The European Court of Justice was enabled in 1952 and is comprised of:
The Court of Justice of the European Union ensures the application of the law in EU member states. The European Court of Justice reviews the legality of acts of the institutions of the European Union, ensures compliance of the Member States with the obligations under treaties and interprets EU law at the request of national courts. Individuals and companies may also take actions against EU institutions through the European Court of Justice.
Our lawyers in Luxembourg can offer more information on the cases tried by the European Court of Justice.
The Court of Justice is composed of twenty-seven judges and eight General Advocates. Judges and Advocates General are nominated through a common agreement of the governments of the Member States, after consultation with a committee which makes recommendations on whether the candidates are suitable for the positions. The judges and advocates are appointed for six years and can be reelected. They must also possess the qualifications required for appointment in their respective countries or have recognized competence.
The judges of the Court of Justice appoints a President and a Vice President for period of 3 years. The President will rule over the Court and will preside the hearings and consultations. The Vice-President helps the President and replaces him when necessary.
The General Advocates assist the Court. They must offer completely impartial and independent legal opinions.
The EU Justice Court may meet in plenary sessions or as a Grand Chamber.
The European Court of Justice has various forms of procedure:
The Court of Justice works with all EU countries’ courts. To ensure the application of EU directives and to prevent interpretations, national courts can turn to the Court of Justice to seek a clarification of a point of interpretation of the EU’s provisions. The Court of Justice responds only to judgments or reasoned order.
The infringement procedures allow the Court to monitor compliance of the Member States to the obligations under the EU directives. Once referred to the Court of Justice, the action is preceded by a preliminary procedure initiated by the Commission which gives the opportunity to the concerned Member State to respond to complaints sent to them. If this procedure does not cause the Member State to put an end to the breach, an action for infringement of the EU law may be brought before the Court of Justice. This action may be brought before the European Court of Justice by the Commission or by a EU country. If the Court finds a violation, the State is obligated to terminate the action immediately. If after a new referral made by the Commission, the Court of Justice finds that the concerned Member State has not respected the ruling it may enforce a lump sum payment and / or a fine. However, in case of not complying with the directive of the Commission, a penalty may be imposed by the Court to the involved Member State from the first stage of infringement ruling.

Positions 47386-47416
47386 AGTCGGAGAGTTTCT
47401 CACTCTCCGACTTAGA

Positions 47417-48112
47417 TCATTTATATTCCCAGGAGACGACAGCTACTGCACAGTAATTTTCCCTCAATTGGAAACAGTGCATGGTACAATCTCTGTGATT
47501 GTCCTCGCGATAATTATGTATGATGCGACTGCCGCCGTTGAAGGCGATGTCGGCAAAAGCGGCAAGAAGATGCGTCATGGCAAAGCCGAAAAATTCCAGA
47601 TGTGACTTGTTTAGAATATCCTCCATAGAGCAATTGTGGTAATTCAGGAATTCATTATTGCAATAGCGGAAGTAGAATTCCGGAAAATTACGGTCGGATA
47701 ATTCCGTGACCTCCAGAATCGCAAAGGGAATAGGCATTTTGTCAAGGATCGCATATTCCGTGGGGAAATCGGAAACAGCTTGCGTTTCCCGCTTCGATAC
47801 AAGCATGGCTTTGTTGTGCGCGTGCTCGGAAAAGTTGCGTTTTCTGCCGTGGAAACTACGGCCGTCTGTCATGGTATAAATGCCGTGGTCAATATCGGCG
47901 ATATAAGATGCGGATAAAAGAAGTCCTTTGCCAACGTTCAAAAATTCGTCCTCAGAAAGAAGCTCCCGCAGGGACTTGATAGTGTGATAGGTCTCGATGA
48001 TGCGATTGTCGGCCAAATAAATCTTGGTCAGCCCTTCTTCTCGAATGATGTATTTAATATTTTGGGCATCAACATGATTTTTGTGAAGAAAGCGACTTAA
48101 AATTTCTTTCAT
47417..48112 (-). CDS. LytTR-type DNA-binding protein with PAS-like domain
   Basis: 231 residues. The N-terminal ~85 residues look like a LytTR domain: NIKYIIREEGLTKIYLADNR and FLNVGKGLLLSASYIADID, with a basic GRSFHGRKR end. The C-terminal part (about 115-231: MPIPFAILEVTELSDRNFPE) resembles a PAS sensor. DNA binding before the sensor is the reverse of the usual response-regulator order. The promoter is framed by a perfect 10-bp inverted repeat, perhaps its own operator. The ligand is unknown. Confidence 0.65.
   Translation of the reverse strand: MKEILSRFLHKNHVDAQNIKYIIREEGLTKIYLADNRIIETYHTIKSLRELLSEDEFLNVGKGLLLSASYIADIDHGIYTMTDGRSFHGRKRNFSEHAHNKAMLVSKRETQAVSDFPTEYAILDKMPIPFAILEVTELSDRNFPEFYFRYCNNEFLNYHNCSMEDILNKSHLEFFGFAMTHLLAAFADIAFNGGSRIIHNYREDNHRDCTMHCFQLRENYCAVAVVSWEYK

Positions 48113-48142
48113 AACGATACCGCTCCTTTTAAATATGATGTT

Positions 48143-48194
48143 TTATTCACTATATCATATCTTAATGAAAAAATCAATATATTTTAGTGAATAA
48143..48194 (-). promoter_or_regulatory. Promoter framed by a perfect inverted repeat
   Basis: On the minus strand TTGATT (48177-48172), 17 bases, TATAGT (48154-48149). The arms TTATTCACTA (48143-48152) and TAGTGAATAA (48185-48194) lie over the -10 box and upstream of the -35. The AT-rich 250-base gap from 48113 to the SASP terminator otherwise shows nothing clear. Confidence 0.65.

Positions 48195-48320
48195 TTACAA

The application for annulment can be initiated by a member state seeking the annulment of an act of an of a EU organization. The Court of Justice can start trials against the European Parliament and / or against the Council or against other EU institutions. The Court has jurisdiction in the first instance, all other cases of this kind and, in particular, actions brought by individuals.
The action for failure allows finding the use of the lawfulness actions of the institutions of the Union. Where negligence is found, it is for the institution concerned to take measures against it.
The Court may deal with appeals on points of law against judgments and orders of the Tribunal of Justice. If the appeal is admissible and well founded, the Court overrules the judgement of the Tribunal. If the case is ready for trial, the Court may itself decide the dispute. Otherwise, it returns the matter to the Tribunal which is bound by the decision of the Court in the appeal.
Our attorneys in Luxembourg can offer more information on the procedures of the Court.
Regardless of the nature of the case, a trial includes a written phase and, where appropriate, an oral phase, which is public. Once the written procedure closed, the parties may indicate, within a period of three weeks why they want to hold a hearing argument. When it is decided to hold a hearing, the case is argued at a public hearing before the bench and the General Advocate. The judges and the General Advocate may ask the parties questions they deem appropriate. A few weeks later, the General Advocate appears before the Court of Justice in open court. It analyzes in detail the legal aspects of the case and in particular offers independently to the Court of Justice the answer he considers should be brought to the problem.
The judges deliberate on the basis of a draft judgment prepared by the Reporting Judge. Each judge of the bench concerned may propose amendments. The decisions of the Court are taken by a majority. Judgments must be signed by all the judges who participated and their device is delivered in open court.
For complete information on the European Court of Justice, please contact our law firm in Luxembourg.
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